l26 - Serial Correlation (Very Brief Overview) [NOTE: These...

Info iconThis preview shows pages 1–2. Sign up to view the full content.

View Full Document Right Arrow Icon
Serial Correlation (Very Brief Overview) —Page 1 Serial Correlation (Very Brief Overview) [NOTE: These notes draw very, very heavily from Pindyck and Rubinfeld.] Introduction. I’ve never had much reason to worry about serial correlation in my work. But, if you are working with data that are collected repeatedly across time (something which I suspect is much more common in Economics than in Sociology) this may be a concern for you; or, you may read other work in which serial correlation is an issue. I’ll therefore briefly discuss the problem, and you can turn to Pindyck and Rubinfeld or other sources if you need to know more. What Serial Correlation is. When error terms from different (usually adjacent) time periods (or cross-section observations) are correlated, we say that the error term is serially correlated . Serial correlation occurs in time-series studies when the errors associated with a given time period carry over into future time periods. For example, if we are prediciting the growth of stock dividends, an overestimate in one year is likely to lead to overestimates in succeeding years. There are different types of serial correlation. With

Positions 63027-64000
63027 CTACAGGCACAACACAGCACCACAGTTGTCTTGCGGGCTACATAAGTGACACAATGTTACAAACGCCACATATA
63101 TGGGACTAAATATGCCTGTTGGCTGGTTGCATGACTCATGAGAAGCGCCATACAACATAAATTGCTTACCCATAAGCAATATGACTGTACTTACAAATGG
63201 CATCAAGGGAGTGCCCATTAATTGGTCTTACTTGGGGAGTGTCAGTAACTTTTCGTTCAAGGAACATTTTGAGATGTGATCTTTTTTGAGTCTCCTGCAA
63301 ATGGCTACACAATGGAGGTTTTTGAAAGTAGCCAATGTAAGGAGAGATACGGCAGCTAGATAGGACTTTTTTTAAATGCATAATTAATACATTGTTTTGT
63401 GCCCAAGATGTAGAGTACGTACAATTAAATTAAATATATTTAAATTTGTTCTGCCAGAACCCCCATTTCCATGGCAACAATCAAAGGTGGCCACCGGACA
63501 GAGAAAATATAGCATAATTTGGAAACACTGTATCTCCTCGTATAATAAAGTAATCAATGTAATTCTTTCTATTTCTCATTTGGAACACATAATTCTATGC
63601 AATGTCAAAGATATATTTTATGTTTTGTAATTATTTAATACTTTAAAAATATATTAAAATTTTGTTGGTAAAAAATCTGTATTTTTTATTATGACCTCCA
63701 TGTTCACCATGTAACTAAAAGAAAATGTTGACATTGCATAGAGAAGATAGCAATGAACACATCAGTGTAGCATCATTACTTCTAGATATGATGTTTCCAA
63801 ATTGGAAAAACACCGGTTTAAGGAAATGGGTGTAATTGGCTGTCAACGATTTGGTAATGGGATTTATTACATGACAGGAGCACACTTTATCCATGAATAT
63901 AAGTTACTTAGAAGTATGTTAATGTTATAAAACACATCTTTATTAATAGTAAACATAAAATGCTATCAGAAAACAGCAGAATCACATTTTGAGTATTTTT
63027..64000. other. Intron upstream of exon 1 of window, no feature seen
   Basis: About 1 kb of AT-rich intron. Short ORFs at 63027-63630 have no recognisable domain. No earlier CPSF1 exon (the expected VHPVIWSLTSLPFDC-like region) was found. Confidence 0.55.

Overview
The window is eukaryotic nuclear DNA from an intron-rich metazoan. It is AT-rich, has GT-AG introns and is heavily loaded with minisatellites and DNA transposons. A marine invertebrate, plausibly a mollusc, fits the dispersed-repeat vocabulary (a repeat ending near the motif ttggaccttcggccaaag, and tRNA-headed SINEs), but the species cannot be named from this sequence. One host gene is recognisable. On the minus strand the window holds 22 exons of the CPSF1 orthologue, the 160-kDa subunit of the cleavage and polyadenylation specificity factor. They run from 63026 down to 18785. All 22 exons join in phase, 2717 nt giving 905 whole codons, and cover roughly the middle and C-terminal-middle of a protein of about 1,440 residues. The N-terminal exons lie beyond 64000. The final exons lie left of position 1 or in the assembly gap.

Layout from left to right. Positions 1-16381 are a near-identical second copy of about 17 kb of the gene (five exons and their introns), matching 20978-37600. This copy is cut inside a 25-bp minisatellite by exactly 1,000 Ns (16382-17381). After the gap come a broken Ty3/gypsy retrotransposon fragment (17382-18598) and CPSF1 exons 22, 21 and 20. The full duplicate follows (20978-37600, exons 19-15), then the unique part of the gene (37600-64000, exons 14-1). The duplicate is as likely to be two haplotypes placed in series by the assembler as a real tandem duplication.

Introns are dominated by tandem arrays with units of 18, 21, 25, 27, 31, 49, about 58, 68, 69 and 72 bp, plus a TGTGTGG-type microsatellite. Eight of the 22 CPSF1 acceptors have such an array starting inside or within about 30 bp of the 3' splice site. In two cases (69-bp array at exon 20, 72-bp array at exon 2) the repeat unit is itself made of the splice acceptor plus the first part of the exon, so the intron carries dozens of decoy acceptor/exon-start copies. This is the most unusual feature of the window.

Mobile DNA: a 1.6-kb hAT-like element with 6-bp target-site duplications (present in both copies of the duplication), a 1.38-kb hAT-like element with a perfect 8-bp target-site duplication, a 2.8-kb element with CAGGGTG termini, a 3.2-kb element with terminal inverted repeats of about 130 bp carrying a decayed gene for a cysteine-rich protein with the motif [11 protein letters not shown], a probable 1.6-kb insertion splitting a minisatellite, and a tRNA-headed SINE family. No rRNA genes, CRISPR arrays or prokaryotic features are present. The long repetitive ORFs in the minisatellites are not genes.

Background image of page 1

Info iconThis preview has intentionally blurred sections. Sign up to view the full version.

View Full DocumentRight Arrow Icon
Image of page 2
This is the end of the preview. Sign up to access the rest of the document.

This note was uploaded on 02/29/2012 for the course SOC 63993 taught by Professor Richardwilliams during the Spring '11 term at Notre Dame.

Page1 / 2

l26 - Serial Correlation (Very Brief Overview) [NOTE: These...

This preview shows document pages 1 - 2. Sign up to view the full document.

View Full Document Right Arrow Icon
Ask a homework question - tutors are online